Pulitzer Prize-winning editorial writer Fuller (Fragments) delivers a resonant, intricate saga of the multigenerational Bailey/Schumpeter family of Abbeville, a farming community in central Illinois. Karl Schumpeter goes to work as a clerk at his uncle's logging outfit before moving at the end of the 19th century to cosmopolitan Chicago to deal in grain futures. Once married, young Karl returns to Abbeville and prospers as an entrepreneur and banker. Almost 40 at the outbreak of WWI, Karl oddly travels to France to serve in the ambulance corps (showing shades of Hemingway, another Illinoisan). Later, after Black Tuesday, Karl's illegal loans to friends and family land him in prison. Impoverished and humiliated, Karl eventually returns home to Abbeville and the shell of his former life. Years later, Karl's grandson, George Bailey, loses his livelihood in the dot-com bust and searches for meaning and strength by examining Karl's earlier travails. However, the dot-com bust pales when juxtaposed to the 1929 crash. The tales of the past generations feel more compelling and immediate. Fuller's a talented writer, and his gifts are on full display when chronicling Karl's life and times. (June)

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Library Journal

Drawing loosely on the life of his grandfather, Fuller-a Pulitzer Prize-winning editorial writer who has authored several novels-traces the story of Karl Schumpeter from the late 19th through the mid-20th century. From humble German farmer stock, Karl is taken under the wing of his uncle, first working for his logging operation, then for the Chicago Board of Trade. He has a brief romance with the streetwise Luella before returning to his hometown of Abbeville to marry his childhood sweetheart, Cristina. During the course of the novel, Karl makes and loses a fortune and discovers life's true value. There is a framing story involving Karl's grandson that isn't particularly well integrated into the rest of the plot, and many of the characters, particularly Karl and Cristina, don't really come to life until the book's concluding chapters. But the book has some true things to say about very American ideas of manhood and success and the relationships among fathers, sons, brothers, grandfathers, and grandsons. Recommended for public libraries.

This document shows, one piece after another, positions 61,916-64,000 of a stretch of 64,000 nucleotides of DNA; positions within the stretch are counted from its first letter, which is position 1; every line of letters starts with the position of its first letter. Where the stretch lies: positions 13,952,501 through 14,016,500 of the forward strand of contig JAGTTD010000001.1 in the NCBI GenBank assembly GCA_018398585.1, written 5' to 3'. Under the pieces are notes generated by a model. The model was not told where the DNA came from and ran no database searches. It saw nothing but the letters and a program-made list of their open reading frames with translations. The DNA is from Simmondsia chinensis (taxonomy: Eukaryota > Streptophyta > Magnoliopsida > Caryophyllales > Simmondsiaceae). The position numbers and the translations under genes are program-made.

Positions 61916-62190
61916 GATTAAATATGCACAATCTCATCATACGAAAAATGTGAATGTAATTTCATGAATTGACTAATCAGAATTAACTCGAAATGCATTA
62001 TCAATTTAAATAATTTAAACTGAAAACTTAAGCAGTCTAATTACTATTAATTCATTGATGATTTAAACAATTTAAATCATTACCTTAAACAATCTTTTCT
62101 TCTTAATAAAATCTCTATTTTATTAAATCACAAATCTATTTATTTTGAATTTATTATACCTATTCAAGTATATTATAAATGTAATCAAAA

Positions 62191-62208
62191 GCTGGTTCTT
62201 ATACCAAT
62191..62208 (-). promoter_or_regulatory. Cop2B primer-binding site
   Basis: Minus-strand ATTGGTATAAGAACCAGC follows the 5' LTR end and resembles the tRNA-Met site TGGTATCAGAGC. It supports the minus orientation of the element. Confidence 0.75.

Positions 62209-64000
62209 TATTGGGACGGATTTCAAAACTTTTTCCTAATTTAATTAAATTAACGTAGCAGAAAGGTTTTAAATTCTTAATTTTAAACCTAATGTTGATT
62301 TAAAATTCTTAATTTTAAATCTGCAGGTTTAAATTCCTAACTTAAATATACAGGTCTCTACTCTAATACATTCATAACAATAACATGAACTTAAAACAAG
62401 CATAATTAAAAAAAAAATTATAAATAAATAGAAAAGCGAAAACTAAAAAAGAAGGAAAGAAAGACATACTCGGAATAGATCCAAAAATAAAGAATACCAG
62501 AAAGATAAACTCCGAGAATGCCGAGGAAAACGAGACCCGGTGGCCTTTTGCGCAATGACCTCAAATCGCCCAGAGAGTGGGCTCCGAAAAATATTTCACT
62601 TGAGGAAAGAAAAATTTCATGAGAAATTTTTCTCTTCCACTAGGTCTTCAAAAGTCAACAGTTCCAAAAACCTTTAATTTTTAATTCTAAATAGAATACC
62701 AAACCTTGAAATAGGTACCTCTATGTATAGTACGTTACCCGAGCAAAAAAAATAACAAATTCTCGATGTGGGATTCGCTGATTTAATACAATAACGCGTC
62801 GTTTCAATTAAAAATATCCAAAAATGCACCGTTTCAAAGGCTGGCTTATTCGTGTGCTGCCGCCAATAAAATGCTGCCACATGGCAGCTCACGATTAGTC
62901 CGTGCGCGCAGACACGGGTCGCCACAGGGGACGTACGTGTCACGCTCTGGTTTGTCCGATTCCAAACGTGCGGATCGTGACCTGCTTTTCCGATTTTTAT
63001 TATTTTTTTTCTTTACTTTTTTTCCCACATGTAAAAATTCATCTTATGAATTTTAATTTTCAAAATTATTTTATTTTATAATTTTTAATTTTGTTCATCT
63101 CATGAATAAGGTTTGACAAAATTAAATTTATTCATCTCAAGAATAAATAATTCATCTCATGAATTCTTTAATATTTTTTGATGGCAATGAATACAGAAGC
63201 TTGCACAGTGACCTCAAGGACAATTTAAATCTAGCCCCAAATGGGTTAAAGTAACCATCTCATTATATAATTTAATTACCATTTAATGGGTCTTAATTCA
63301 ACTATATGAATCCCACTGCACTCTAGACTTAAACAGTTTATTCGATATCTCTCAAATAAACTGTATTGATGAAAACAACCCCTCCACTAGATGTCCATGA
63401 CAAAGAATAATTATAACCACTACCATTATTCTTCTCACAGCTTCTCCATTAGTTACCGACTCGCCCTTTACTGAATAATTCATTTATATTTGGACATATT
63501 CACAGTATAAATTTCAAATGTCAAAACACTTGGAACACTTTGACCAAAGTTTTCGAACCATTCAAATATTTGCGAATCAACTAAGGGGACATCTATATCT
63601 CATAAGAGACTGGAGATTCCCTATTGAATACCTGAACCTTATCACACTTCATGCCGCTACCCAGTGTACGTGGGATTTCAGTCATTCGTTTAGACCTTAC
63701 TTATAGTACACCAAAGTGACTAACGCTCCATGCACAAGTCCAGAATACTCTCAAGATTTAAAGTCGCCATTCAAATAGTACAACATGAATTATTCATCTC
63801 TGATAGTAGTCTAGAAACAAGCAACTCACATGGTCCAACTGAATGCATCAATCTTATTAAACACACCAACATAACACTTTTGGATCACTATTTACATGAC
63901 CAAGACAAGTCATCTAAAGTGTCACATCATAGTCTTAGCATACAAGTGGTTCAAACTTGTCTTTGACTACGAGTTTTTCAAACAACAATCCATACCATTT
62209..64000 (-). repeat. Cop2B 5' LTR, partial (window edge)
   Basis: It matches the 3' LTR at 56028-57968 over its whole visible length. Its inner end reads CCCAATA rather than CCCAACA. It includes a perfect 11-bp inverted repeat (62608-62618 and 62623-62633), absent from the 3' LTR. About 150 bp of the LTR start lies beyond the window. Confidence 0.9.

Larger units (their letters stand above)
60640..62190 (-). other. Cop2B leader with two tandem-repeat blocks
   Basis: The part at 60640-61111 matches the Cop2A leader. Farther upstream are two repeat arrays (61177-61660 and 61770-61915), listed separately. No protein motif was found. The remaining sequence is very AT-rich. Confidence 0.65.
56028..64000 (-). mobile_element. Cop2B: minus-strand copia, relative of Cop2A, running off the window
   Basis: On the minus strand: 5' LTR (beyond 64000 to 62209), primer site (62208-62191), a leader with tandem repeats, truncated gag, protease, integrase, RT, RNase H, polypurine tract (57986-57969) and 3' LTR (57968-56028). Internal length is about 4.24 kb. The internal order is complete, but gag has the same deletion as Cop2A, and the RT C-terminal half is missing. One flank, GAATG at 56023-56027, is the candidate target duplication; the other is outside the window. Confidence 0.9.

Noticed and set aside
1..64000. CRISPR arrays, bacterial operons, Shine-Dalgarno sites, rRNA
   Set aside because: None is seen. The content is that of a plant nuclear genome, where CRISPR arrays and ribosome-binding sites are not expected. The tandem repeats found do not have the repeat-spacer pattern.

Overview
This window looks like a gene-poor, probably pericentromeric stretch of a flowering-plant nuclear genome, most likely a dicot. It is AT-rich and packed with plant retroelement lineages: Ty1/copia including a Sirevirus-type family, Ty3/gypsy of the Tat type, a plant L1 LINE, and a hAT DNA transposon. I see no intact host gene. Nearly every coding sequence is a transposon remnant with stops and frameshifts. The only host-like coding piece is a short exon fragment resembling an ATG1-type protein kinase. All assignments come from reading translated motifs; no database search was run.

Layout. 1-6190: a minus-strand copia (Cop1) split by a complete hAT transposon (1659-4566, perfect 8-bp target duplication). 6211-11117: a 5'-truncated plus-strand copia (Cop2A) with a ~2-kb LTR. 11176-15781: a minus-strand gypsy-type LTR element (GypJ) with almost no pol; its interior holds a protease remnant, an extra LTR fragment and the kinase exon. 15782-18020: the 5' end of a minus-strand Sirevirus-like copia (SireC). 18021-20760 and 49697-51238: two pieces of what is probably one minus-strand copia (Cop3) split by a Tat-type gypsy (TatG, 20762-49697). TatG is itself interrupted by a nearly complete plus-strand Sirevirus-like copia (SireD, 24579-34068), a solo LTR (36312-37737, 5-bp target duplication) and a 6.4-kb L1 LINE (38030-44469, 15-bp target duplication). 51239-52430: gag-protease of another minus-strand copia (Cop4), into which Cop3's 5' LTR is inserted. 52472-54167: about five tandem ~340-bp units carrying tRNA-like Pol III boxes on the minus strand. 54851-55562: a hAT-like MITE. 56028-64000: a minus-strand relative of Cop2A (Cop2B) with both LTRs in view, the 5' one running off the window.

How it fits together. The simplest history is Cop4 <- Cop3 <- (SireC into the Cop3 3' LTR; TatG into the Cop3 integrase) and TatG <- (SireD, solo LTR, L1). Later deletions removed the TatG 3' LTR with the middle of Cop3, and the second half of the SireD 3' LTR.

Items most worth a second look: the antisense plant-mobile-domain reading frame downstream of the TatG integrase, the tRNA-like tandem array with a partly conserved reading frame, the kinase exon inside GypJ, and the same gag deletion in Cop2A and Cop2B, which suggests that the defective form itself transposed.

—Christine DeZelar-Tiedman

Product Details

ISBN-13:
9781932961478
Publisher:
Unbridled Books
Publication date:
06/01/2008
Pages:
272
Product dimensions:
6.20(w) x 9.10(h) x 1.10(d)

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Abbeville 4.7 out of 5 based on 0 ratings. 3 reviews.
harstan More than 1 year ago
George Bailey felt he lived ¿A Wonderful Life¿ until the dot.com collapse wiped out his wealth worried about the impact on his family, he thinks back to his youth when his grandfather seemed contented whether he was wealthy or broke. Needing inspiration to get past his gloom and doom, George goes to the place of his nineteenth century roots, Abbeville, Illinois. --- This is where his grandfather Karl Schumpeter began working at as a clerk at his uncle's logging company before going to Chicago during the 1893 Exposition to trade in grain futures. After getting married, Karl returns to Abbeville where he thrives as a banker. In his late thirties Karl goes to France as part of the ambulance corps as WWI ignites Europe. However after the Great Depression¿s Black Tuesday, Karl makes illegal loans to friends and family he goes to prison for his actions. Always upbeat, he feels he disgraced his family he was never quite the same, but once back with the love of his family never stopped trying. Now his grandson, George fears he will fail his family too. --- Using the cycles of the twentieth century as a backdrop of rise and fall at a family level, Jack Fuller provides a great saga of an individual¿s spirit embraced by his values to survive war, economic disaster, personal loss of loved ones and pride yet through it all Karl kept rising like a phoenix. Fans will want to join George on his odyssey to discover how his ancestor remained optimistic even as he felt humiliated when he was caught in the American nightmare staying upbeat is easy when you live the American dream. This is an excellent look at the impact of momentous events on people through a deep look at a caring person who would not make a footnote outside of his family. --- Harriet Klausner
Anonymous More than 1 year ago
Guest More than 1 year ago
This book has meaning on several levels. The family who passes down values which are timeless, ecomonic history woven through a century, and the engaging personal stories of generations of one family. Beautifully written and engaging.